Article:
Mississauga moves to re-introduce fares on buses, but riders might stay away until they feel safe
With losses piling up, the City of Mississauga is considering re-introducing fares to its buses by installing plexiglass screens to shield drivers from the public. It has not cost anything for riders to use MiWay since March 21, when the city introduced rear boarding to protect its operators from interacting with the public.
The public safety move made it impossible to collect fares from boxes that are located at the front of buses, right next to MiWay drivers.
Mayor Bonnie Crombie, seen during a recent COVID-19 press conference, is demanding aid from Ottawa
The decision to switch to rear boarding and free public transit came as COVID-19 began to take hold of Peel Region, closing down public life. In order to minimize transmission of the virus, rules were introduced (and are still in place) that mean buses are sanitized daily, passengers enter only through the back, sit at least two metres apart and vehicles cap off at 50 percent capacity with only certain seats available.
In order to ensure essential workers, such as those on the frontlines of the healthcare system, and that residents had a way to get groceries and other supplies, municipal transit systems across the country have been operating throughout the pandemic.
Free fares meant the end of a valuable source of revenue for the City. After property tax, user fees at recreation centres and fares on MiWay buses are among Mississauga’s most important income sources. As recreation centres closed and buses stopped charging passengers, the city released dire financial projections.
By the end of June, Mississauga could run COVID-19 related losses of almost $60 million, staff predicted. Of that number, almost half was lost revenue from free ridership on MiWay buses, with the figure sitting at $25.8 million.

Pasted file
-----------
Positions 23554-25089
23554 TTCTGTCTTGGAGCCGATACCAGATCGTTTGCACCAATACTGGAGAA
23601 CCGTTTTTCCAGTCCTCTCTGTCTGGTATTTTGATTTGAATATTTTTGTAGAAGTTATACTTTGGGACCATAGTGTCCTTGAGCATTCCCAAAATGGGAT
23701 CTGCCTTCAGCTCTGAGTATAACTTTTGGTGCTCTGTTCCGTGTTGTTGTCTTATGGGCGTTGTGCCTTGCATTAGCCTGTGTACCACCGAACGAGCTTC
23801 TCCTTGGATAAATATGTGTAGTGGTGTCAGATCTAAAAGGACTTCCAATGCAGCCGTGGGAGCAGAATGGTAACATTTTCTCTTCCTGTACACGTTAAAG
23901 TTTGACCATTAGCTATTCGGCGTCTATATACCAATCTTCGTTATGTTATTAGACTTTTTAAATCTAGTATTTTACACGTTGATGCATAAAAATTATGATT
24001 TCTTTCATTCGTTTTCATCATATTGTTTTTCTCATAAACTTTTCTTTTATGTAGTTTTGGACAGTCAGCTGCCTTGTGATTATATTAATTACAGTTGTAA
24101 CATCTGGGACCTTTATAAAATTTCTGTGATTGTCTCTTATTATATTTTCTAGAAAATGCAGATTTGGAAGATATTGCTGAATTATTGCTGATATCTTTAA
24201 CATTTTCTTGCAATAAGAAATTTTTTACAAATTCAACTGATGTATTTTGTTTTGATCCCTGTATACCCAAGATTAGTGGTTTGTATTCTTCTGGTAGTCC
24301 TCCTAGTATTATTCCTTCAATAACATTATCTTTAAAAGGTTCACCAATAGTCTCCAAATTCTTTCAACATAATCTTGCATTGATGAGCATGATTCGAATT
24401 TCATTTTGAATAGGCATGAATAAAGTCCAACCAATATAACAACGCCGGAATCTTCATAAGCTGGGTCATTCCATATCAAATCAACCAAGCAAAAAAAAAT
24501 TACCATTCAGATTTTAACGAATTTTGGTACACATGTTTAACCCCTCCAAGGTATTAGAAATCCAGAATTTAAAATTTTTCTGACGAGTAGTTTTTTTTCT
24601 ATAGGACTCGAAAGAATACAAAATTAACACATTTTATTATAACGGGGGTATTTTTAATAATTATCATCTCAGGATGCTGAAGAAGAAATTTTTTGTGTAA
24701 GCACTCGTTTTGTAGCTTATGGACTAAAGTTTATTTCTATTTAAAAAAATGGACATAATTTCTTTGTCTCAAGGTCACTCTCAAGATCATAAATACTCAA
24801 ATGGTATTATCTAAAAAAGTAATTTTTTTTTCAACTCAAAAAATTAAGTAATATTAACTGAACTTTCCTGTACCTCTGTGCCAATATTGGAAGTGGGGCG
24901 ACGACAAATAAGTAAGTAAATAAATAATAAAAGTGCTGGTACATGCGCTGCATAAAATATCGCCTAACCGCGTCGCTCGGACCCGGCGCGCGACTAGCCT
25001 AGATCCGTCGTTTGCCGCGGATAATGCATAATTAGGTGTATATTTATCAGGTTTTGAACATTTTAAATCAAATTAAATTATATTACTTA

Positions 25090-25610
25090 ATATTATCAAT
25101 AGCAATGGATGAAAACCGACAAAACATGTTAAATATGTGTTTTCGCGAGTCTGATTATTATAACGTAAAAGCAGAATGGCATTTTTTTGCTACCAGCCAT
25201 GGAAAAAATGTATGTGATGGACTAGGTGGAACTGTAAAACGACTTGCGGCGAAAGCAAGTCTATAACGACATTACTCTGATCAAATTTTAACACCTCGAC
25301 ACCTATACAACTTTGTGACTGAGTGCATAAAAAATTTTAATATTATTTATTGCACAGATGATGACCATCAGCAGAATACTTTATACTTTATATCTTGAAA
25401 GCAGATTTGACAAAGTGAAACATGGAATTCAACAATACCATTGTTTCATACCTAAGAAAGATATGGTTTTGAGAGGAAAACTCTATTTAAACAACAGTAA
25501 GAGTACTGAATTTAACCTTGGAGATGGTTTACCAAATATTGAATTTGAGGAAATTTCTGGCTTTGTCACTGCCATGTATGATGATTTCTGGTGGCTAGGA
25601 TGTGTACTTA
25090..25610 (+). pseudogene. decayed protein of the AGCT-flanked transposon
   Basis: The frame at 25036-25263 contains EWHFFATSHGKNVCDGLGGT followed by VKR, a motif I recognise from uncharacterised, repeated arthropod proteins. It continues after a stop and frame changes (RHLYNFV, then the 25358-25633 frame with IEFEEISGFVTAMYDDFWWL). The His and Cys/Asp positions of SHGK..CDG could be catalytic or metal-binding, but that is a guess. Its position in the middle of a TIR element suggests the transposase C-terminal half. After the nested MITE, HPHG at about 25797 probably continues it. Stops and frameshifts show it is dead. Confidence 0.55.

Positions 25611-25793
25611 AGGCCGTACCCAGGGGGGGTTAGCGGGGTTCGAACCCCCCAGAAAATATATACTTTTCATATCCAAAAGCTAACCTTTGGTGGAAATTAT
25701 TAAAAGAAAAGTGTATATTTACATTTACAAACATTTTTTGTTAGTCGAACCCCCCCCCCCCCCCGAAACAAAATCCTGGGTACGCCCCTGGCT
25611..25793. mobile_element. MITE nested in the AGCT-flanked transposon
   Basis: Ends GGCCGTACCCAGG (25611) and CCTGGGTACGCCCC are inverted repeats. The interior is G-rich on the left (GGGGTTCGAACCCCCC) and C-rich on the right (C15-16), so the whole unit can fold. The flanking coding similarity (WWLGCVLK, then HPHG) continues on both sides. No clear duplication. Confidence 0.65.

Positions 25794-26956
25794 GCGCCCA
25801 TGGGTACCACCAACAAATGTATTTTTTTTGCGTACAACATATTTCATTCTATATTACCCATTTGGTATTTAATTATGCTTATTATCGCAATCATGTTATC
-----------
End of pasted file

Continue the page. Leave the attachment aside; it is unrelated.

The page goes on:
It was estimated by the Federation of Canadian Municipalities (FCM) and the City that Mississauga would need a 17 percent tax increase in order to cover its projected losses, based on financial modelling done by the City. The figure was the highest among 11 of the largest Canadian cities FCM included in its recently released document that detailed the need for $10 billion to $15 billion of funding assistance from Ottawa.
Mayor Bonnie Crombie issued a statement, outlining the dire situation Mississauga is in.
“Without provincial or federal assistance this year, Mississauga projects a 17% property tax increase next year,” she wrote.
Addressing the lay-off of 2,000 non-essential staff already, she said if lost revenues continue, there will be serious consequences. “Cutting more staff means cutting services. It’s as simple as that. So, while it’s easy to just say the City should cut, my question to you is where? Our operation is lean – last year we found $2.5M in savings. At the municipal level, cutting jobs means cutting services. So, where do you start? It’s important to note that cities are the only level of government that has laid people off to date. Neither the federal or provincial governments have done this.”
Crombie asked the federal government to step up with the $10 billion to $15 billion in aid FCM said is needed from Ottawa to help struggling municipalities.
“In Mississauga, we project $60M in losses by the end of June and $90M by September.”
To offset these projected losses and to accommodate the possibility of higher demand, the City is in the preliminary stages of installing shields to allow passengers to board at the front of vehicles and pay their fares again, as more people start returning to work. The process is set to be completed by the end of June, when Council will then consider the reintroduction of fares.
On Monday (May 4) a short list of businesses will be allowed to open their doors, or prepare to reopen in some capacity, including: garden centres and nurseries (for curbside pick-up and delivery only), automatic and self-serve car washes, and car dealerships (by appointment only).
Additional construction projects can now resume as well, including those in the shipping and logistics sector; broadband, telecommunications, and digital infrastructure; municipal projects; colleges and universities; child care centres; schools; and site preparation, excavation, and servicing for institutional, commercial, industrial and residential development.